Monday, July 26, 2010

more on the federal budget

Wow I didn't realized I haven't posted in so long. I'm back. For now anyway.

The feds sure spend money on war. We used to call it that--The Department of War. This changed last century to the Department of Defense. How Orwellian.

Well, here is a look at the 2011 budget. Billions of dollars (did you know the lowest number starting with "b" is "billion?) and the biggest slice is for war. 30% is for current military spending. 18% is for past military, including veteran's benefits, and (ominously) interest on the national debt from previous military spending. $1398 Billion. That's $1.3 TRILLION. Any way you slice it, that's real money. And obscene amounts of it.

Non military spending -- that is, every other thing the feds do, is more than this. This is right. We should spend most of our money on nonmilitary things, like international relatons, foreign aid, justice, environmental protection and (my favorites) National Parks.

I agree that national defense is a federal function, but our military is a cancer on the federal government. It consumes it. Its product? Wealth to military contractors, and death and destruction for "others." For the womend and children and poor in other places. It's wrong in so many ways.

Oh yes, that military largess also paid for the F-15 and F-16 in the air show I saw yesterday. Was the entertainment value worth what that bird and its well-trained pilot cost us? No way.

I would like the military to hold bake sales and give billions to schools. What about you?

Peace, y'all


Tuesday, July 6, 2010

Stuffed and Starved

Yesterday I finished reading Raj Patel's "Stuffed and Starved." Enlightening, showing how all the dots connect to food, poverty, and power on our planet. Raj is not American, and I truly valued the perspective of America's role in the world. Sobering.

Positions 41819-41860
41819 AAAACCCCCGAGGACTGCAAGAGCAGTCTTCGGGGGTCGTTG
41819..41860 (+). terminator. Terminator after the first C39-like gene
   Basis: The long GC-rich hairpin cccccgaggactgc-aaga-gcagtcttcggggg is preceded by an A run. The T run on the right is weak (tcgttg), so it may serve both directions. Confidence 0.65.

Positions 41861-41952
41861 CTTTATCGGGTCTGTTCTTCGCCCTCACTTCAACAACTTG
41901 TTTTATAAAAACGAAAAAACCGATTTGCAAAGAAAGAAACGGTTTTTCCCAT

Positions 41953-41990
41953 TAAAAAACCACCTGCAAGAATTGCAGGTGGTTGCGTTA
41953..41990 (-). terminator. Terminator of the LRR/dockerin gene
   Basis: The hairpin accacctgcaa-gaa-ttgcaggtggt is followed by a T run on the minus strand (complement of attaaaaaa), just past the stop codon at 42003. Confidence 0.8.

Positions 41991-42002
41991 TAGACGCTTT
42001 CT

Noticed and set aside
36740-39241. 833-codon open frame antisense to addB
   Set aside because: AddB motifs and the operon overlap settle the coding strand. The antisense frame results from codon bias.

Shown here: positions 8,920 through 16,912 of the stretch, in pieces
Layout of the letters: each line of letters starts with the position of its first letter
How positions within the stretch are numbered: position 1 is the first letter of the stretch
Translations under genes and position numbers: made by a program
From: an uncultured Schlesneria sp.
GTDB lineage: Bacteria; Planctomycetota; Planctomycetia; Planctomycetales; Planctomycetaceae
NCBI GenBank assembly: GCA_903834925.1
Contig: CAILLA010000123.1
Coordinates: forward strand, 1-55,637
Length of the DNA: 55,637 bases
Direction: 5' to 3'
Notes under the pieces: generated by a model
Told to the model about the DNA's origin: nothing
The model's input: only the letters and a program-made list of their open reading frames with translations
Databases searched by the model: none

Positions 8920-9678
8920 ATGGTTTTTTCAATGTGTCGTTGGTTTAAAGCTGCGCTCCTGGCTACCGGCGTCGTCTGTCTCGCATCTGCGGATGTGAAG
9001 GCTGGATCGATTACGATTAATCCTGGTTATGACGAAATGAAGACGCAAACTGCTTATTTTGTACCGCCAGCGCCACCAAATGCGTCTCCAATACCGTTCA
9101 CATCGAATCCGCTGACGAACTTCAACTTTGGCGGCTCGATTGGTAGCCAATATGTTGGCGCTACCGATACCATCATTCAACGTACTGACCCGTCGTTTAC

The fear of the restless masses destabilizing governments and threatening the bottom line for businesses has made the poor poorer and the rich richer. The poor grow our food, the rich profit from their labors. On the receiving end, the poor cannot afford good healthy food. Instead they are subjected to subsidized, processed crap, cheap carbs, high fructose corn syrup, soy, etc. So as this unhealthy diet spreads, so does diabetes and heart disease.

There are so many things wrong with this picture it would, and did, fill a book. Raj Patel's to be precise.

His prescription is a blend of what I'm starting to do already (locavorism, eating lower on the food chain, CSA, fair trade...), which are personal actions, and the group actions that are so much more challenging-- using those wonderful rights in the USA's First Amendment

Petitioning the government.

My birthday gift to USA is to flex these rights. That which we exercise gets stronger.

Peace, y'all


Monday, July 5, 2010

Is the Federal budget a reflection of our country's moral values?

So claims the Friends Committee for National Legislation, a fine Quaker lobbying group. So also claims Matthew in the Gospel: For where your treasure is, they will your heart be also (Matthew 6:21

But the cynic in me (small but still present) says them who have the gold make the rules, and that fits our budget picture more clearly.

For each dollar of federal income tax we paid in 2009, our government spent
33 cents on Pentagon spending for current and past wars (3 cents on veterans, 6 cents on interest on debts, 24 cents on Pentagon and related spending.
27 cents supporting the economy -- recovery and bailouts, 26 cents, other jobs, education and social programs, 1cent.
17 cents on health care, mainl Medicare, I suppose
11 cents responding to poverty
9 cents for general government
2 cents for energy, science, and the environment
1 cent for diplomacy, development, and war prevention

FCNL says if these expenditures don't reflect your values, talk to Congress. Good idea. Also talk to your family and friends, your neighbors, your Facebook community, anyone you can.